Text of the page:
Indeed, WWI destroyed not only lives, but also three empires in Europe – those of Germany, Austria-Hungary, and Russia – and, with the collapse of Ottoman rule, a fourth on its fringe. Until the Great War, the global balance of power was centered in Europe; after it, the United States and Japan emerged as great powers. The war also ushered in the Bolshevik Revolution of 1917, prepared the way for fascism, and intensified and broadened the ideological battles that wracked the twentieth century.

How could such a catastrophe happen? Shortly after the war broke out, when German Chancellor Theobald von Bethmann-Hollweg was asked to explain what happened, he answered, “Oh, if I only knew!” Perhaps in the interest of self-exoneration, he came to regard the war as inevitable. Similarly, the British Foreign Minister, Sir Edward Grey, argued that he had “come to think that no human individual could have prevented it.”

The question we face today is whether it could happen again. Margaret MacMillan, author of the interesting new book The War that Ended Peaceargues that, “it is tempting – and sobering – to compare today’s relationship between China and the US with that between Germany and Britain a century ago.” After drawing a similar comparison, The Economist concludes that “the most troubling similarity between 1914 and now is complacency.” And some political scientists, such as John Mearsheimer of the University of Chicago, have argued that, “to put it bluntly: China cannot rise peacefully.”

But historical analogies, though sometimes useful for precautionary purposes, become dangerous when they convey a sense of historical inevitability. WWI was not inevitable. It was made more probable by Germany’s rising power and the fear that this created in Great Britain. But it was also made more probable by Germany’s fearful response to Russia’s rising power, as well as myriad other factors, including human errors. But the gap in overall power between the US and China today is greater than that between Germany and Britain in 1914.

Drawing contemporary lessons from 1914 requires dispelling the many myths have been created about WWI. For example, the claim that it was a deliberate preventive war by Germany is belied by the evidence showing that key elites did not believe this. Nor was WWI a purely accidental war, as others maintain: Austria went to war deliberately, to fend off the threat of rising Slavic nationalism. There were miscalculations over the war’s length and depth, but that is not the same as an accidental war.

It is also said that the war was caused by an uncontrolled arms race in Europe. But the naval arms race was over by 1912, and Britain had won. While there was concern in Europe about the growing strength of armies, the view that the war was precipitated directly by the arms race is facile.

Today’s world is different from the world of 1914 in several important ways. One is that nuclear weapons give political leaders the equivalent of a crystal ball that shows what their world would look like after escalation. Perhaps if the Emperor, the Kaiser, and the Czar had had a crystal ball showing their empires destroyed and their thrones lost in 1918, they would have been more prudent in 1914. Certainly, the crystal-ball effect had a strong influence on US and Soviet leaders during the Cuban missile crisis. It would likely have a similar influence on US and Chinese leaders today.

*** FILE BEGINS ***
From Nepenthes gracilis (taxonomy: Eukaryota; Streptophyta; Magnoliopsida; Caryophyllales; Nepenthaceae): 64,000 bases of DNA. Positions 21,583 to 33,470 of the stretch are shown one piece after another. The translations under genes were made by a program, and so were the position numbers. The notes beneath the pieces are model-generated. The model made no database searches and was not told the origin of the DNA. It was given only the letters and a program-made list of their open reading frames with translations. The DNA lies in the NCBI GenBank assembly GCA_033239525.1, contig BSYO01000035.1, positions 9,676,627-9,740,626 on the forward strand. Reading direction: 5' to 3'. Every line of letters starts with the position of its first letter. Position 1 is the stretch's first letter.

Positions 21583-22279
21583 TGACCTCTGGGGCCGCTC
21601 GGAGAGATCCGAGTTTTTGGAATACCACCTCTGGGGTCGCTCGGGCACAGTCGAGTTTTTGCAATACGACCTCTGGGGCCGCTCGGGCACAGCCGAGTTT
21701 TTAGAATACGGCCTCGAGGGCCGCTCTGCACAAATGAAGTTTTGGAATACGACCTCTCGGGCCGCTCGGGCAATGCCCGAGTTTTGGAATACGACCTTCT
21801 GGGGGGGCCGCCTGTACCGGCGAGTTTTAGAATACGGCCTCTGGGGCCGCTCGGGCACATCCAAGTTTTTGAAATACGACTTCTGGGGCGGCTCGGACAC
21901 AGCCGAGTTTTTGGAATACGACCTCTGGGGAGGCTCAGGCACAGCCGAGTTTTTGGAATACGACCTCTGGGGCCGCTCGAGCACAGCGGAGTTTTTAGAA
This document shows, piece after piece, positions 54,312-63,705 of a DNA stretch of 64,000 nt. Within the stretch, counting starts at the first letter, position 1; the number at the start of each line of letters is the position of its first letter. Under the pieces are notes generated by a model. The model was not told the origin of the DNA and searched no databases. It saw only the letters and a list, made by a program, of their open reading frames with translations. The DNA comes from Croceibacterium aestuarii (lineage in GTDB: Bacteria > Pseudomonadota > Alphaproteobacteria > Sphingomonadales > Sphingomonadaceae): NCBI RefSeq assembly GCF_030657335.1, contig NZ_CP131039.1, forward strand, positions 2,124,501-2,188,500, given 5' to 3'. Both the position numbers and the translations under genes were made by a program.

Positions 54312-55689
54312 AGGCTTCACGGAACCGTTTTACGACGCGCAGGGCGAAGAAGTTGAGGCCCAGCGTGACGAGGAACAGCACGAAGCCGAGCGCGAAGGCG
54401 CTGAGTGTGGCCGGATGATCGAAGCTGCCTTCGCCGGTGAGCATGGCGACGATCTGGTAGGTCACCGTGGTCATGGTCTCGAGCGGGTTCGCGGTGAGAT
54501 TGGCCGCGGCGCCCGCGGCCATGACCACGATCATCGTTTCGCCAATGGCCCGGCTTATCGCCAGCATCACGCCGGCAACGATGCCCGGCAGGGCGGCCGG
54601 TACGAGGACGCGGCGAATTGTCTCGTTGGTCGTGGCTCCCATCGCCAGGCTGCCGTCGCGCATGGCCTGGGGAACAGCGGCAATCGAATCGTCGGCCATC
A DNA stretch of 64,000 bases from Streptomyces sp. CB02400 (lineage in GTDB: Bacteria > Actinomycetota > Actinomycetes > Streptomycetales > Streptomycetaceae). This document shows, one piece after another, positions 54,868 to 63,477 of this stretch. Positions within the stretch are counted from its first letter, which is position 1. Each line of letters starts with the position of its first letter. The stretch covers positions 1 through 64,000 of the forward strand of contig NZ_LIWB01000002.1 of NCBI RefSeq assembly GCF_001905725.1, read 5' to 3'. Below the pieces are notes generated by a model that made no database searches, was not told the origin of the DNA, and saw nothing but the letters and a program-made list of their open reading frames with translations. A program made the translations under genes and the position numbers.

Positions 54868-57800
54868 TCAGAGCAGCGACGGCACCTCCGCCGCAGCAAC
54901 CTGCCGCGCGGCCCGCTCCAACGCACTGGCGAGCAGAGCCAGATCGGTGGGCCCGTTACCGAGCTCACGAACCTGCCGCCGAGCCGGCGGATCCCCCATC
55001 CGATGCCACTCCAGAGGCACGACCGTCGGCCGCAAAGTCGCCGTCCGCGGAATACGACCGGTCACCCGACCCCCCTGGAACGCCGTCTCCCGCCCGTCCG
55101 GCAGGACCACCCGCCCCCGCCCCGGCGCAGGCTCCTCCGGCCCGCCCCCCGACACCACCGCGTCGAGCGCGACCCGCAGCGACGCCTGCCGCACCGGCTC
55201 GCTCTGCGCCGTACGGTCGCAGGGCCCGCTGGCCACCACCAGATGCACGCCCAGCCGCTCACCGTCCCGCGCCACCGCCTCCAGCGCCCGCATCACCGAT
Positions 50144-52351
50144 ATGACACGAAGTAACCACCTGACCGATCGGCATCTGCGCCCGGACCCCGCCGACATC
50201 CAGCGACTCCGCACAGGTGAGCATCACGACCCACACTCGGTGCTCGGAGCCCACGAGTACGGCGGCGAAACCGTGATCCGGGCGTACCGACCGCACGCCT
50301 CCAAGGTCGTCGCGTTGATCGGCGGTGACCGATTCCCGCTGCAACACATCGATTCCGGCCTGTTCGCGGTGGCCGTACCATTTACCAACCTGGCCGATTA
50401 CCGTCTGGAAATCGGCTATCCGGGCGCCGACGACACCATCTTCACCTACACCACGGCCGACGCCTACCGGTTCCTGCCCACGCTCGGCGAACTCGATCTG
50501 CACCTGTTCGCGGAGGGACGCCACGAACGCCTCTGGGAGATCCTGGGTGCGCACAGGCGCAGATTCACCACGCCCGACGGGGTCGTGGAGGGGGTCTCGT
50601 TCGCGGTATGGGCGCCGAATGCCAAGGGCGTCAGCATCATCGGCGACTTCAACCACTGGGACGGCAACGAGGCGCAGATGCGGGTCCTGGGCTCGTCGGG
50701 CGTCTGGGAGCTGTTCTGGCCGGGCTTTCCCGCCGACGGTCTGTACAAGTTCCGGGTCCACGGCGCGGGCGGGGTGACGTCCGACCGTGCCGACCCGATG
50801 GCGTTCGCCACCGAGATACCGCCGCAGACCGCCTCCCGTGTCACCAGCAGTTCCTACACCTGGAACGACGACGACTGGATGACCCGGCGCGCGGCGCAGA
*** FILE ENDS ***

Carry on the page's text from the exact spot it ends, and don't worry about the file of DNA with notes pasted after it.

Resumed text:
Another difference is that the ideology of war is much weaker nowadays. In 1914, war really was thought to be inevitable, a fatalistic view reinforced by the Social Darwinist argument that war should be welcomed, because it would “clear the air” like a good summer storm. As Winston Churchill wrote in The World Crisis:

“There was a strange temper in the air. Unsatisfied by material prosperity, the nations turned fiercely toward strife, internal or external. National passions, unduly exalted in the decline of religion, burned beneath the surface of nearly every land with fierce, if shrouded, fires. Almost one might think the world wished to suffer. Certainly men were everywhere eager to dare.”

To be sure, nationalism is growing in China today, while the US launched two wars after the September 11, 2001, attacks. But neither country is bellicose or complacent about a limited war. China aspires to play a larger role in its region, and the US has regional allies to whose defense it is committed. Miscalculations are always possible, but the risk can be minimized by the right policy choices. Indeed, on many issues – for example, energy, climate change, and financial stability – China and the US have strong incentives to cooperate.

Moreover, whereas Germany in 1914 was pressing hard on Britain’s heels (and had surpassed it in terms of industrial strength), the US remains decades ahead of China in overall military, economic, and soft-power resources. Too adventuresome a policy would jeopardize China’s gains at home and abroad.

In other words, the US has more time to manage its relations with a rising power than Britain did a century ago. Too much fear can be self-fulfilling. Whether the US and China will manage their relationship well is another question. But how they do so will be dictated by human choice, not some ironclad historical law.

Among the lessons to be learned from the events of 1914 is to be wary of analysts wielding historical analogies, particularly if they have a whiff of inevitability. War is never inevitable, though the belief that it is can become one of its causes.

Read more at http://www.project-syndicate.org/commentary/joseph-s–nye-asks-whether-war-between-china-and-the-us-is-as-inevitable-as-many-believe-world-war-i-to-have-been#FTTehJIsCzqkHKMX.99